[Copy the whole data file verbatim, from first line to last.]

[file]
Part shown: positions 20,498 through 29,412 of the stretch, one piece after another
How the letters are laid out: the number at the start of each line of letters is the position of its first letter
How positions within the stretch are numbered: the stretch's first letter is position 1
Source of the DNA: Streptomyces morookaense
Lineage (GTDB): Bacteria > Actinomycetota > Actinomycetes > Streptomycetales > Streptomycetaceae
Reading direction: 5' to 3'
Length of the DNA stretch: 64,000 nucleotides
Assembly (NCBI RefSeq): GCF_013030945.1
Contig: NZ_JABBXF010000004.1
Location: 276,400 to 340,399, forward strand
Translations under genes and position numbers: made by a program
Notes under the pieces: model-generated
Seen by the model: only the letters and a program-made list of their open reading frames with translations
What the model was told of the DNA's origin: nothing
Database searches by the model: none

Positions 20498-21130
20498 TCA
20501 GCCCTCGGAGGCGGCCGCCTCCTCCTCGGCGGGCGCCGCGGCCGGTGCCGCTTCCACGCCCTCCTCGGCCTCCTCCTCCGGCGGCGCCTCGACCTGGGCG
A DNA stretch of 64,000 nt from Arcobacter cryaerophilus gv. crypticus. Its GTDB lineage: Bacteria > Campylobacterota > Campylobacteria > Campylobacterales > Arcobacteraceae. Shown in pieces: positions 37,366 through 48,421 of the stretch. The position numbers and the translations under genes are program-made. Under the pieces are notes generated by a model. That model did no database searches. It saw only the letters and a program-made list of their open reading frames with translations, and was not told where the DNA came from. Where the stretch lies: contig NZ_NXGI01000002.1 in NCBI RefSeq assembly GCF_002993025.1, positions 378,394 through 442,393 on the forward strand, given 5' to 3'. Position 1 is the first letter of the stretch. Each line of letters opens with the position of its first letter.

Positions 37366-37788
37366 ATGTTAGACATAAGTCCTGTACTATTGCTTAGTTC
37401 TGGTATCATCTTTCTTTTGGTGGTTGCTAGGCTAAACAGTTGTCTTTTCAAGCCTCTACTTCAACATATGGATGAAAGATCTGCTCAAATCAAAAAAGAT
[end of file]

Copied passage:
Part shown: positions 20,498 through 29,412 of the stretch, one piece after another
How the letters are laid out: the number at the start of each line of letters is the position of its first letter
How positions within the stretch are numbered: the stretch's first letter is position 1
Source of the DNA: Streptomyces morookaense
Lineage (GTDB): Bacteria > Actinomycetota > Actinomycetes > Streptomycetales > Streptomycetaceae
Reading direction: 5' to 3'
Length of the DNA stretch: 64,000 nucleotides
Assembly (NCBI RefSeq): GCF_013030945.1
Contig: NZ_JABBXF010000004.1
Location: 276,400 to 340,399, forward strand
Translations under genes and position numbers: made by a program
Notes under the pieces: model-generated
Seen by the model: only the letters and a program-made list of their open reading frames with translations
What the model was told of the DNA's origin: nothing
Database searches by the model: none

Positions 20498-21130
20498 TCA
20501 GCCCTCGGAGGCGGCCGCCTCCTCCTCGGCGGGCGCCGCGGCCGGTGCCGCTTCCACGCCCTCCTCGGCCTCCTCCTCCGGCGGCGCCTCGACCTGGGCG
A DNA stretch of 64,000 nt from Arcobacter cryaerophilus gv. crypticus. Its GTDB lineage: Bacteria > Campylobacterota > Campylobacteria > Campylobacterales > Arcobacteraceae. Shown in pieces: positions 37,366 through 48,421 of the stretch. The position numbers and the translations under genes are program-made. Under the pieces are notes generated by a model. That model did no database searches. It saw only the letters and a program-made list of their open reading frames with translations, and was not told where the DNA came from. Where the stretch lies: contig NZ_NXGI01000002.1 in NCBI RefSeq assembly GCF_002993025.1, positions 378,394 through 442,393 on the forward strand, given 5' to 3'. Position 1 is the first letter of the stretch. Each line of letters opens with the position of its first letter.

Positions 37366-37788
37366 ATGTTAGACATAAGTCCTGTACTATTGCTTAGTTC
37401 TGGTATCATCTTTCTTTTGGTGGTTGCTAGGCTAAACAGTTGTCTTTTCAAGCCTCTACTTCAACATATGGATGAAAGATCTGCTCAAATCAAAAAAGAT